Are certain individuals born to be teachers and can only those be truly competent? Or can people without such aspirations develop to become ‘great teachers’? Are there certain conditions, the presence of which foster such development?

# Classroom Resources

Prospective authors are asked to observe the following guidelines.

1. Use a readable and inviting style of writing which attempts to capture the reader's attention at the start. The first paragraph of the article should convey clearly what the article is about. For example, the opening paragraph could be a surprising conclusion, a challenge, figure with an interesting question or a relevant anecdote. Importantly, it should carry an invitation to continue reading.

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Classroom teachers are at the forefront of helping students grasp core topics. Students with a strong foundation are better able to use key concepts to solve problems, apply more nuanced methods, and build a structure that help them learn more advanced topics.

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We feature here Mathematics teachers who we encounter in the course of the Foundation’s work, unsung heroes and heroines who are often the gateway into and out of mathematics for many a student. Math phobia has been endlessly discussed, it is time to focus on those whose dedication to the subject creates lifelong learners.

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Many elements in buildings – beams, pillars, windows, doors, window bars, flooring tiles – incorporate parallel lines. Line dividers on roads, railway lines, power lines are all examples of parallel lines. Parallel Lines assume a lot of importance when marking out roads or pedestrian crossings, sports courts, athletic tracks and airport runways.

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Ever since we decided to reintroduce our readers to Numberphile (https://www.numberphile.com/), I have been obsessively watching videos hosted via YouTube on the site! I have also listened to some podcasts. The content is both mathematics and interviews with mathematicians about a range of topics from“Why do people hate mathematics?”to “Fame and Admiration."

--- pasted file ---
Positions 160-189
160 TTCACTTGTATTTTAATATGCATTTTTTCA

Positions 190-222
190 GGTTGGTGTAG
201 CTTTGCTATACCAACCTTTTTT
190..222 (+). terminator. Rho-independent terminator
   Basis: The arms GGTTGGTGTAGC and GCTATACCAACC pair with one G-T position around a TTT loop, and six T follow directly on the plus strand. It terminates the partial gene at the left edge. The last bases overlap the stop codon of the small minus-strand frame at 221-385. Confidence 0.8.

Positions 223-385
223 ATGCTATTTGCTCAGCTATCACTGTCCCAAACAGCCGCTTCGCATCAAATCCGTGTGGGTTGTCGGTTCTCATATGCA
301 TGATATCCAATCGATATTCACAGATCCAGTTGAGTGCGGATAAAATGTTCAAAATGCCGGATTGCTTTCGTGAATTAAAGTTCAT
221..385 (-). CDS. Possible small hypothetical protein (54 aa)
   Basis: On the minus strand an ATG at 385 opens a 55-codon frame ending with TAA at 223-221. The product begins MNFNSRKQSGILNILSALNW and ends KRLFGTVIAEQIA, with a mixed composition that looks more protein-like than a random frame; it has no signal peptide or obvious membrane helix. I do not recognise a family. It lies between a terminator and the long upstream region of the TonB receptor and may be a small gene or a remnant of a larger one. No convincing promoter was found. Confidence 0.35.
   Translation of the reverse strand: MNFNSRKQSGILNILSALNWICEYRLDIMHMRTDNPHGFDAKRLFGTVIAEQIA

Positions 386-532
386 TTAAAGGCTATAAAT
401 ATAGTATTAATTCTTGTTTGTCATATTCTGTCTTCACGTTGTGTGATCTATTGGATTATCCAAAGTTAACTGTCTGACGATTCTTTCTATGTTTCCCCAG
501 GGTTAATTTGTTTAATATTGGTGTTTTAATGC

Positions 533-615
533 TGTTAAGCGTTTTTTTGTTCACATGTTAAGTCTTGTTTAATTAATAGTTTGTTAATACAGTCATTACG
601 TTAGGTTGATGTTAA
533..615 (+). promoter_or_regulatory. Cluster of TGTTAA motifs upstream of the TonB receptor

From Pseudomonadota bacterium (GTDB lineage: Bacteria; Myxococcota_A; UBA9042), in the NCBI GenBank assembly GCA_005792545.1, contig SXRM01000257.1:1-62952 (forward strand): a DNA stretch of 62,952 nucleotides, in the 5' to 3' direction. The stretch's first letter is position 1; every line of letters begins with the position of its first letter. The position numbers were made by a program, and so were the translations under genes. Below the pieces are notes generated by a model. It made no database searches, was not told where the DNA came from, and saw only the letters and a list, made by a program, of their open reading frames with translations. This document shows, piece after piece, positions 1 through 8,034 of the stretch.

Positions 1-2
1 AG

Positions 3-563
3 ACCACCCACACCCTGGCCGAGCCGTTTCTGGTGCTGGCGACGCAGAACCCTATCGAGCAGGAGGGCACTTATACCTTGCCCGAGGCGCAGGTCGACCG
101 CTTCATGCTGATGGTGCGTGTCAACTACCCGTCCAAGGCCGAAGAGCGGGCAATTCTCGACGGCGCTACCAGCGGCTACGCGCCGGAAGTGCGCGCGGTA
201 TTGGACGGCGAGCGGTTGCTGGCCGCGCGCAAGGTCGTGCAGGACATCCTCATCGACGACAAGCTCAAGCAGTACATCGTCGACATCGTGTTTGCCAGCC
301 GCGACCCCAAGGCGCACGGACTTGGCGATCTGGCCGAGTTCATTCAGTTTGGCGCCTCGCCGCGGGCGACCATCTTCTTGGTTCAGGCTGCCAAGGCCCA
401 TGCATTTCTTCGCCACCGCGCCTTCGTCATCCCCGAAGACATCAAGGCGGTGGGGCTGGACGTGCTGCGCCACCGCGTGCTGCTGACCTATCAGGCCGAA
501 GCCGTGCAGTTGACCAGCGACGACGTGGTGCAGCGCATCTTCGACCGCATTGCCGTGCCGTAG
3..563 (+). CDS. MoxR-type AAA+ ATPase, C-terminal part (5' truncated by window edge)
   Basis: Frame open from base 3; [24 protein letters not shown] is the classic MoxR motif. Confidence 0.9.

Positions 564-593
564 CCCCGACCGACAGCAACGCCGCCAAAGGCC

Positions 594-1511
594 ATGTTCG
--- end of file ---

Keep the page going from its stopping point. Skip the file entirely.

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Arrow cards are a simple manipulative to grasp place value or more generally the base-ten number-writing system that we use. Dr. Maria Montessori invented the static cards shown in Figure 1. These cards are used along with proportional material like static beads (unit = single bead, ten = 10 beads strung together forming a line, hundred = 10 tens strung together to form a square and thousand = 10 hundreds strung to form a cube) to gain a sense of numbers – the quantities they indicate and the numerals that represent them and how they are linked.

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The relevance of this book to my work is due to the fact that it is a terrific blend of conceptual understanding of fractions and the challenges faced in classrooms by the teacher during transaction of this concept. It made me re-visit my experiences in the field of education. This book has dual insightsdata from cited research studies as well as from classroom work and is a valuable resource both for teachers as well as for teacher educators. Threads have been tied beautifully from start to finish of each chapter.

**Problem-IX-2-M-1. **All prime numbers except 2 are odd numbers. Two consecutive odd numbers can both be prime. Such a pair is termed ‘twin primes.’ Except for the set (3,5,7), three consecutive odd numbers cannot be prime, since one of them must be a multiple of 3.

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Digital technologies have afforded many possibilities for the teaching and learning of mathematics and this has become a major area of research in Mathematics Education. A particular class of digital tools, known as Dynamic Geometry Software (DGS), allows mathematical concepts to be explored in a visual – dynamic way. In a DGS, geometrical figures or diagrams can be dragged and manipulated thus making them dynamic.

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**Construction steps**

1. Draw Circle (O,A), with diameter AB and centre O.

2. Draw Circle (B,A), followed by Circle (A,O).

3. Mark C, one of the points of intersection of Circle (B,A) and Circle (A,O).

4. Join BC, and let it intersect Circle (O,A) at D.

5. Claim: BD2 is almost equal to the area of Circle (O,A). [See the square at the right.]

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